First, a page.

Fixing MyFontsWebfontsKit’s Fatal Uncaught Error Using $this Object Outside of Context

Oh, the sheer panic of loading your WordPress website to discover that your website has encountered a fatal error.

Sometimes it’s the white screen of death without errors. Other times it’s the white screen of death with a message about a fatal error email sent to your site administrator.

In my most recent case, it was the latter. While it’s good on one hand to know a fatal error has occurred, such messaging is utterly useless if you’re not the administrator of the website. And this is the case of today’s tutorial.

I received a frantic text message from a friend stating their WordPress website was loading, but they were unable to login to the backend. I thought it not to be possible at first glance of the message because if there is a WordPress error of any sort, especially a fatal error, then both front and back ends of WordPress are often not accessible.

But sure enough, my friend’s website loaded as she indicated. I attempted to access the WordPress dashboard and was created by the white screen of death with a message about a fatal error email sent to the site administrator, which is not me.

So, what fatal error could have caused this message to display? When not an administrator of the web hosting account, one of the first things to do is gain FTP access to the website, which fortunately I had.

Having FTP access to the root folder of the website, I was able to access the error log file to discover the explicit details about the fatal error. I simply loaded the WordPress admin in a web browser, noted the time of day in which I loaded the page, and then found the corresponding day and time in the error file.

If your web server is not hosted in the same time zone, then figure out in what time zone your server is hosted and do a bit of time conversion math.

Nevertheless, I discovered the error log file containing the following error details at its conclusion:

For most WordPress website owners, that code is a bunch of gibberish that wrecked a good thing going for their website. The fatal-error culprit in this case is the MyFontsWebfontsKit plugin, which is used to provide an elegant display of fonts on my friend’s website.

In short, there is a method in line 28 of the mf-options.inc file that references the $this object. However, there is not a global $this object initiated — not one that I could easily find. I attempted coding around it, commenting out the variable that uses it, and setting a global $this with no success.

Truth be told, MyFonts.com, the authors My Fonts plugin, should provide a plugin update to address this critical error.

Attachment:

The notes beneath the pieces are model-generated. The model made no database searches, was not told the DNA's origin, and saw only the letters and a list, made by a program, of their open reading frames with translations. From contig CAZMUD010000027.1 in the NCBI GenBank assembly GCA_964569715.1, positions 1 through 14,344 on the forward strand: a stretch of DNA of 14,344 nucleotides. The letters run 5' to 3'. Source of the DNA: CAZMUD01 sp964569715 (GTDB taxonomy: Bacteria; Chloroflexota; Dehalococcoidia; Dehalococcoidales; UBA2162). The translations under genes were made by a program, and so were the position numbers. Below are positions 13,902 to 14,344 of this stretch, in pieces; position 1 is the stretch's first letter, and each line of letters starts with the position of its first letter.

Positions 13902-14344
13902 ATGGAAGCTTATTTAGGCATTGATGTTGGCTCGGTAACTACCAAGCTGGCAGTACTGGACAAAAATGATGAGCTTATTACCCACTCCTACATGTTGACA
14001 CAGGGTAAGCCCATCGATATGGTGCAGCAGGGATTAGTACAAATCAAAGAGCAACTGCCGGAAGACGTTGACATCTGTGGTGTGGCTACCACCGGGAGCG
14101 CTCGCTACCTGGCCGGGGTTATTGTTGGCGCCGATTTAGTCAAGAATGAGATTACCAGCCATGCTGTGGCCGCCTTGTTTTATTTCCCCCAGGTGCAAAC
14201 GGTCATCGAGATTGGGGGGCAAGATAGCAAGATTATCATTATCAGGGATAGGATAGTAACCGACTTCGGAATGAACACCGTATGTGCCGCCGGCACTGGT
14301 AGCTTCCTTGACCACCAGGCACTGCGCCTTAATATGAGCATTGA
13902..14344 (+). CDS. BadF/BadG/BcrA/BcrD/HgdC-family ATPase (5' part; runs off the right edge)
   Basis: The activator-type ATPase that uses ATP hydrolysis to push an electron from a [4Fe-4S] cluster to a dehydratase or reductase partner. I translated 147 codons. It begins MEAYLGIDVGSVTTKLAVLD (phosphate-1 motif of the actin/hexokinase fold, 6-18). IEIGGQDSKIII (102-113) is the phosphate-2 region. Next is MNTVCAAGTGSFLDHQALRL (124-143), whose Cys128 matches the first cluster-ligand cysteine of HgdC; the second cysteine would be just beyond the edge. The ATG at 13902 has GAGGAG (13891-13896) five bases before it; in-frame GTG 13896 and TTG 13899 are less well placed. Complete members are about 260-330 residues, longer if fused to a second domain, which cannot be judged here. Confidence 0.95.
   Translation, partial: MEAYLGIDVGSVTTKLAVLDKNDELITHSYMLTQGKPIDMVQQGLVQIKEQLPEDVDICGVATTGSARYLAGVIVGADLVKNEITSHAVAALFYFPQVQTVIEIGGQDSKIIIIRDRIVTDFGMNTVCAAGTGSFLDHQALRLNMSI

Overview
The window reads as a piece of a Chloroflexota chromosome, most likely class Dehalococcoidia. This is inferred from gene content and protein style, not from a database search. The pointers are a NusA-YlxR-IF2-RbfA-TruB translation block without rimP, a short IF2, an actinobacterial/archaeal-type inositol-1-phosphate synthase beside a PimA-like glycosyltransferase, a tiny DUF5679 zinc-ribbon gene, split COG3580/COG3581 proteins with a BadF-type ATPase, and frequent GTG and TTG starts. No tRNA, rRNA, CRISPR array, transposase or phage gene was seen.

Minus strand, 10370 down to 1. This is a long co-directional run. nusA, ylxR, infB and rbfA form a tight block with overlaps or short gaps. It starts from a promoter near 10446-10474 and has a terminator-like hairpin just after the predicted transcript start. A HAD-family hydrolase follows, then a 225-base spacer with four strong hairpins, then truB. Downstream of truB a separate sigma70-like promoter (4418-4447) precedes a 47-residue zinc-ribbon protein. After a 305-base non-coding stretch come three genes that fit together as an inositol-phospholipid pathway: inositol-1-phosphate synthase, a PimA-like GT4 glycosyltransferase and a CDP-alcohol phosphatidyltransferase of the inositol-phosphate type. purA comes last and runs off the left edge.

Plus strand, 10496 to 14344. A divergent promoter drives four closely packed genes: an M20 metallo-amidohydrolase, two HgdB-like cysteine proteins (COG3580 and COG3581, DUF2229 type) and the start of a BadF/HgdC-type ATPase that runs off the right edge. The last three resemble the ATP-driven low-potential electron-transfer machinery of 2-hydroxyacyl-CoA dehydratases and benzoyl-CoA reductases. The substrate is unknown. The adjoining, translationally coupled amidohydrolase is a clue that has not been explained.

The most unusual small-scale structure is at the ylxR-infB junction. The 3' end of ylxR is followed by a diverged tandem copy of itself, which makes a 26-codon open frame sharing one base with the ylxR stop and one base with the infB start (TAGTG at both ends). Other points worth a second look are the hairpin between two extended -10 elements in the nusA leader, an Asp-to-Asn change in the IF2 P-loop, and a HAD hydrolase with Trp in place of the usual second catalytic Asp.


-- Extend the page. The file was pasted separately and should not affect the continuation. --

But in the meantime and in-between time, I discovered an alternative plugin, Use Any Font, that does the trick and is lighter weight than the MyFontsWebfontsKit plugin.

The Use Any Font plugin for WordPress is a simple and easy tool to upload any custom fonts you wish without needing in-depth CSS knowledge. It’s good to have a base knowledge of CSS though. This will make for an easier time using it.

So, move forward and install the Use Any Font plugin. As for fonts, locate MyFontsWebfontsKit font files your website uses in the web fonts folder of the plugin. In this case, the path to my friend’s font files for their website is the following:

/home1/webx/public_html/web1/wp-content/plugins/MyFontsWebfontsKit/webfonts/

For example, listed below are the .eot, .tff, .woff, and .woff2 files for my friend’s website:

  • 32FC30_0_0.eot
  • 32FC30_0_0.tff
  • 32FC30_0_0.woff
  • 32FC30_0_0.woff2

FTPing into the webserver using Filezilla, I downloaded the files and then uploaded the files via Use Any Font Plugin.

To use the Use Any Font plugin, be sure to create either a FREE or paid API KEY in the WordPress Admin plugin settings.

In a simple and intuitive sign, Use Any Font offers the ability to apply fonts at a global site level as well as assigning HTML elements and aspects of one’s website.

For instance, a certain font could be used for Header tags or per Header tag, while a completely different font could be used for body, site, menu, and other HTML elements.

All in all, the Use Any Font plugin is a lifesaver and a great alternative fix and solution to remedy the MyFontsWebfontsKit plugin’s fatal error about the out of context usage fo the $this object.

Let me know if you have any questions, comments, or encounter any additional technical challenges. Enjoy!

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Written by Alvin Brown
He's an experienced and passionate serial entrepreneur, founder and publisher of Kickstart Commerce. Alvin possesses a great love for startups dominating their market using profitable digital strategies for greater commerce.